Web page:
“Do you have a smoke?” she asks.
I am unsure whether smokers have a 'look,' or maybe there is some assumption that if a person rides a cruiser, they have a higher likelihood of smoking. It is something worthy of some research somewhere or contemplation by someone else. Or... Maybe she was just making conversation... Breaking the ice, so to speak.
“Sure, regular lights OK?” I remove a pack of my 'cheapest generic smokes anywhere' and hand her one.
“Oh, thanks! I left my Marlboros at home and just wanted one before going back there.”
“Do you need a light?”
“No thank you. I have plenty of matches.” Quite polite.
I noticed her eyes first. Deep dark blue with wide pupils. Perhaps my age or even younger, mid or late 30s. Her hair short, maybe shoulder length and somewhat curly, a dark blond.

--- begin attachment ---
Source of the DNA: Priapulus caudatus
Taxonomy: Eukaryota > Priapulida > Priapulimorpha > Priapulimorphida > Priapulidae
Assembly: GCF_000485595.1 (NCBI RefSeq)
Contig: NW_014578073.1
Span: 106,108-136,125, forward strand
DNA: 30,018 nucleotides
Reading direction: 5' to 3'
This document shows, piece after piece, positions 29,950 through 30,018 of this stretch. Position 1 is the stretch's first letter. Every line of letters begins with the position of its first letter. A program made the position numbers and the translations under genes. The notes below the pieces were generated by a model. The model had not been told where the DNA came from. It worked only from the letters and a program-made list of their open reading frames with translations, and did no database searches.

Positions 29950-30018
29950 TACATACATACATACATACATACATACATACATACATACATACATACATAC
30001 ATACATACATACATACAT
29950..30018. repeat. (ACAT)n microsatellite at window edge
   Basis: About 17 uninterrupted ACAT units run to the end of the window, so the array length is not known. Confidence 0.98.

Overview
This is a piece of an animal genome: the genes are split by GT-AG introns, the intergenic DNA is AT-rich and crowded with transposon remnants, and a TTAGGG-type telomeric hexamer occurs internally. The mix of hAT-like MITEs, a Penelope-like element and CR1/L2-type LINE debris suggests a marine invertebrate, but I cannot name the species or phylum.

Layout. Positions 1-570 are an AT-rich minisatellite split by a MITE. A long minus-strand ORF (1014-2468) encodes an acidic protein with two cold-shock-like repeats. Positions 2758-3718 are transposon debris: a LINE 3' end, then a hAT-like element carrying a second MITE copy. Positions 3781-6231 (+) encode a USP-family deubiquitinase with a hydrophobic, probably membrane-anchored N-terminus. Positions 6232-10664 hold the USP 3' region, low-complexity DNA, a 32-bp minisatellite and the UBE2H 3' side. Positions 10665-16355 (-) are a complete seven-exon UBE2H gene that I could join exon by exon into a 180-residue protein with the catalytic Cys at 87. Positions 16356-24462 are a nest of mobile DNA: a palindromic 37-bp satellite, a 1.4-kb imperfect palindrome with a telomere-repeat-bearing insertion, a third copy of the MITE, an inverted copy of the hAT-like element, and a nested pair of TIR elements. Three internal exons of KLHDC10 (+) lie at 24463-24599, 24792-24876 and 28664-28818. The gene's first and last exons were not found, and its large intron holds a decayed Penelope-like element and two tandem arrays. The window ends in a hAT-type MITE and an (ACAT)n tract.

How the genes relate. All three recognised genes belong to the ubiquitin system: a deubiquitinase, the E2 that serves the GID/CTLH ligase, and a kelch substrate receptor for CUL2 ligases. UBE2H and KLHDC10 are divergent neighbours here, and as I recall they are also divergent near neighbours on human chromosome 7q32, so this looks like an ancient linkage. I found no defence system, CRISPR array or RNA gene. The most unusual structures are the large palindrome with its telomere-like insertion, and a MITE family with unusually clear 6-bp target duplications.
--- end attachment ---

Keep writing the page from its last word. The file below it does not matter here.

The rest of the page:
“You want another for the ride home?”
“Oh really? Sure! Thank you SO much!” She takes it, touching her warm, soft but well labored hand to mine, and places it in the storage compartment under the seat. I notice the typical items there... Matches, tissues, screwdriver, crescent wrench, tire gage and a book. A thick paperback book. What was it? Damn. She closes it too quickly. Grisham? Shoot! Looked like some sort of spy thriller or maybe a science fiction by the looks of the cover artwork.
“Well, ride safely,” I say, waving and walking off, into the store.
Why did I leave like that? Why didn't I ask her out for coffee or continue the conversation? She obviously wanted to talk. What's the harm in talking with someone new? I am restless in the store, somewhat glad to have some separation from a situation of potential verbal intercourse. But, I wondered. Why not ask her over for a quick cup of coffee?
I hurriedly buy my roast chicken and walked out to where the herd rest, hoping for the opportunity to just say “Hi, would you like a cup of coffee?”